I enjoyed the first season of Netflix’s The Umbrella Academy. Sure, it wasn’t entirely faithful to the comics, but they did a great job at capturing what felt like the spiritual essence of what Gerard Way and Gabriel Bá did in the comics. And a lot of the character work in the first season was excellent. So, of course, I was excited to see what a second season of the show would look like. After all, season one’s ending had departed so far from what the comics did that I genuinely had no idea where the show would go after that. Well, as it turns out, season two would go on to loosely adapt the comics’ second arc, Dallas, to mixed results. It retains all the positives and negatives of the first season, with the positives being even better and the negatives being more blatant. It’s an enjoyable, if flawed, watch. (4 out of 5 wands.)
Five warned his family (so, so many times) that using his powers to escape from Vanya’s 2019 apocalypse was risky. Well, he was right – the time jump scatters the siblings in time in and around Dallas, Texas. Over a three year period. Starting in 1960. Some, having been stuck in the past for years, have built lives and moved on, certain they’re the only ones who survived. Five is the last to land, smack dab in the middle of a nuclear doomsday, which – spoiler alert! – turns out is a result of the group’s disruption of the timeline (déjà vu, anyone?). Now the Umbrella Academy must find a way to reunite, figure out what caused doomsday, put a stop to it, and return to the present timeline to stop that other apocalypse. All while being hunted by a trio of ruthless Swedish assassins. But seriously, no pressure or anything.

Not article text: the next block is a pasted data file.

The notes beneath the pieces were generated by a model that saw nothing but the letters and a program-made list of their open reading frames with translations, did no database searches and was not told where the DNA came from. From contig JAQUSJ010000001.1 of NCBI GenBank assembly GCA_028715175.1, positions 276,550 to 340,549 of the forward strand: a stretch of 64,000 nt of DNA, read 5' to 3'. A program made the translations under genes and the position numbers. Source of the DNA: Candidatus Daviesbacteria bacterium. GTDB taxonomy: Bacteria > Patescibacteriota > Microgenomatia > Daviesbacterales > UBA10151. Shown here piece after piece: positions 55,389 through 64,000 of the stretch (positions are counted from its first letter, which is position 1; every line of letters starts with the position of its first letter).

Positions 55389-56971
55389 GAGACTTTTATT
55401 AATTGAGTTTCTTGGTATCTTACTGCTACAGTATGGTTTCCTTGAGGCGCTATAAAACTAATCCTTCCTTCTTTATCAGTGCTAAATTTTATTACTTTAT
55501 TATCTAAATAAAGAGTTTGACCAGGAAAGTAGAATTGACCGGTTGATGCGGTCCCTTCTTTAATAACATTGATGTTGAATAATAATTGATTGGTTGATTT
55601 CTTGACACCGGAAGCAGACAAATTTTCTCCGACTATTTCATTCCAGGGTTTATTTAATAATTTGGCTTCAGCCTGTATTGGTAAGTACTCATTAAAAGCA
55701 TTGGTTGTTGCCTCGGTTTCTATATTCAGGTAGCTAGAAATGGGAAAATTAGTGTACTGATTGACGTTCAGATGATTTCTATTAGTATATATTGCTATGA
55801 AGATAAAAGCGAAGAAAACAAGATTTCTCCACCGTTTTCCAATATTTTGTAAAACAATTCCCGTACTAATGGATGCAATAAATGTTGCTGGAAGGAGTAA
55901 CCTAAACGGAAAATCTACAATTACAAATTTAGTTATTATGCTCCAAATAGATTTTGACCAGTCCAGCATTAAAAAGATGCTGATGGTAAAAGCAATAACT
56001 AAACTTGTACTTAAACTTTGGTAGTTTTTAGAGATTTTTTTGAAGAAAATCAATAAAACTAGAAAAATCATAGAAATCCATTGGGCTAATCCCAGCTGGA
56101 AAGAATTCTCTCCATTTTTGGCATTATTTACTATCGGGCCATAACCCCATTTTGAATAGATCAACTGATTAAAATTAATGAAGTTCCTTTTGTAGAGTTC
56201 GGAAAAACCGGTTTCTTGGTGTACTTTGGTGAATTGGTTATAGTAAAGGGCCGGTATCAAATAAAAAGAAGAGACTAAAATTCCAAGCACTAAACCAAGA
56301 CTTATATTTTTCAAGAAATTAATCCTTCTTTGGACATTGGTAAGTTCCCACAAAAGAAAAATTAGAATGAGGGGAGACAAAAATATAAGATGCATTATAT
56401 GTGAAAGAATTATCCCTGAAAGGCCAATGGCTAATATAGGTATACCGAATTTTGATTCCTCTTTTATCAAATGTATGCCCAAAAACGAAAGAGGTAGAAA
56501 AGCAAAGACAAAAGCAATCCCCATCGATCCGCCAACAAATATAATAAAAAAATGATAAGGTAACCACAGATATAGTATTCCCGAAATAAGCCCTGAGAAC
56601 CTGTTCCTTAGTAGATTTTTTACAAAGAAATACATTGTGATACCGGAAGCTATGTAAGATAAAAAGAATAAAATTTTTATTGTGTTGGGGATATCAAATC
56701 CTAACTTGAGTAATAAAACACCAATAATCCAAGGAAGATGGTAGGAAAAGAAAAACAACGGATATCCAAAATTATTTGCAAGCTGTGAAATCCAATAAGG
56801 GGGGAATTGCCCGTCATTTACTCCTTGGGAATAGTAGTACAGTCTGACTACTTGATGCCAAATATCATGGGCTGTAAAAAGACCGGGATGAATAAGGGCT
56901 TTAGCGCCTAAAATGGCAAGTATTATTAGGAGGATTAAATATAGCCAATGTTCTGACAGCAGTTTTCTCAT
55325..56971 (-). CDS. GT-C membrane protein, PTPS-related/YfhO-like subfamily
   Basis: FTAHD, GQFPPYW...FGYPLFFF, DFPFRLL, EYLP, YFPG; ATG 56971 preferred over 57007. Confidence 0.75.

As evidenced by my weekly coverage of the American Gods TV series when it airs, I adore the book, originally written by Neil Gaiman. It’s one of those books that’s super weird and truly hard to explain and honestly just needs to be experienced. But, sometimes it can be hard to find a swatch of time with reach to read a 600+ page novel. Which is where visual adaptations come in. Obviously, they can, and should, never be replacements for reading the original text, but they can often be a great way of experiencing a story you might otherwise not have the time to experience. Unfortunately, Starz’s television adaptation continues to both stray from the source material and be plagued by behind-the-scenes troubles. Luckily, Dark Horse Comics’ has an adaptation of their own. Helmed by P. Craig Russell, these three volumes have been a very faithful adaptation of the novel and an utter joy to read as they’ve released. Now, with the publication of the third and final volume of the adaptation, it’s nice to have a fully-completed, semi-visual adaptation of the novel – if you consider a graphic novel to be a visual adaptation; I do. (Mild spoilers for both the original novel and the graphic novel.)